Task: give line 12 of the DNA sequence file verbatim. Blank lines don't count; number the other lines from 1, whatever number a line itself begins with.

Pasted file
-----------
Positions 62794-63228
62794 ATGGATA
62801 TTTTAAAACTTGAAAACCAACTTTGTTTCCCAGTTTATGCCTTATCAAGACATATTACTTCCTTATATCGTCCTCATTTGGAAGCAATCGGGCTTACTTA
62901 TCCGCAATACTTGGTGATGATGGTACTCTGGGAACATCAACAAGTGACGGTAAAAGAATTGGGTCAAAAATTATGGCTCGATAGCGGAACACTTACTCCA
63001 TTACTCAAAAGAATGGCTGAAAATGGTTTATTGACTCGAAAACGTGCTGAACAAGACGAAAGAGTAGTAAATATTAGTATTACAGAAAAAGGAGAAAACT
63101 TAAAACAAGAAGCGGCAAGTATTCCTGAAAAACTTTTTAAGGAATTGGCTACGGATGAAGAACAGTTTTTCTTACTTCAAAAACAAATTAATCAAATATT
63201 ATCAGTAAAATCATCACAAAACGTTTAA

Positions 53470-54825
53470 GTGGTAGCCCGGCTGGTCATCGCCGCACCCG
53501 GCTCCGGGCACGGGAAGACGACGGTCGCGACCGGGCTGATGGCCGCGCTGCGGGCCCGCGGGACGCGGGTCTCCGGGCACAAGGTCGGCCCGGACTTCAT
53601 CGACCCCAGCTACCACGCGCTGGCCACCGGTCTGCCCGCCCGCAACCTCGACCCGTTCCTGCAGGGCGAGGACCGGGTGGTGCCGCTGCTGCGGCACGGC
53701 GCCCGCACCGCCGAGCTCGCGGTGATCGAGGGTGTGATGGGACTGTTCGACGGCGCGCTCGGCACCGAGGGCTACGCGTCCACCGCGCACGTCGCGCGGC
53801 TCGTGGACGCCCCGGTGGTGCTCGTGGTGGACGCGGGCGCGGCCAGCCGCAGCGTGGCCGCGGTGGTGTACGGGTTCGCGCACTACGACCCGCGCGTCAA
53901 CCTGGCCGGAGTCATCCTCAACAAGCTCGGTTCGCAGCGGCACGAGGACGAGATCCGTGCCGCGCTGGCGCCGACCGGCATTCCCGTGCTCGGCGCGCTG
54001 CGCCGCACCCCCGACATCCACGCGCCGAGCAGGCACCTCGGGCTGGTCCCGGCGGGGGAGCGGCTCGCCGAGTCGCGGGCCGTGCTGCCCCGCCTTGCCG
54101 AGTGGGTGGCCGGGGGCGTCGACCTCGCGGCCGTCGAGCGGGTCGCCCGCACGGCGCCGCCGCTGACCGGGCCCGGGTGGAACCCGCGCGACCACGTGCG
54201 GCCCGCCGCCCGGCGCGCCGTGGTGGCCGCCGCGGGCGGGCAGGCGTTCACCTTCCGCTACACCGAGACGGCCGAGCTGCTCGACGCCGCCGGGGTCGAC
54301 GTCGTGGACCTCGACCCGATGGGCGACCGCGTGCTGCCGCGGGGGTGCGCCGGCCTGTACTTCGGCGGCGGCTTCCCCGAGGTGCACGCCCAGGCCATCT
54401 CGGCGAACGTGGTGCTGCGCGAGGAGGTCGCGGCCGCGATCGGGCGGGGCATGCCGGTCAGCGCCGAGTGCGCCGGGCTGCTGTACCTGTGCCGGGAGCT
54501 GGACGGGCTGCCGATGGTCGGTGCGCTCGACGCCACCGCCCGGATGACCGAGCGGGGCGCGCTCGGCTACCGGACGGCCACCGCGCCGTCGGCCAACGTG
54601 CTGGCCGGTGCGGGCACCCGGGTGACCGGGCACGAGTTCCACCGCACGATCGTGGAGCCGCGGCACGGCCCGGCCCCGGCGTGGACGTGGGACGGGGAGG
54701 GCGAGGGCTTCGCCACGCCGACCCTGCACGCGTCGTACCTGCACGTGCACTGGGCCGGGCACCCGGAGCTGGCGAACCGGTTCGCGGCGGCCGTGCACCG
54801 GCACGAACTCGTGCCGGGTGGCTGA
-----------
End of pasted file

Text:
53701 GCCCGCACCGCCGAGCTCGCGGTGATCGAGGGTGTGATGGGACTGTTCGACGGCGCGCTCGGCACCGAGGGCTACGCGTCCACCGCGCACGTCGCGCGGC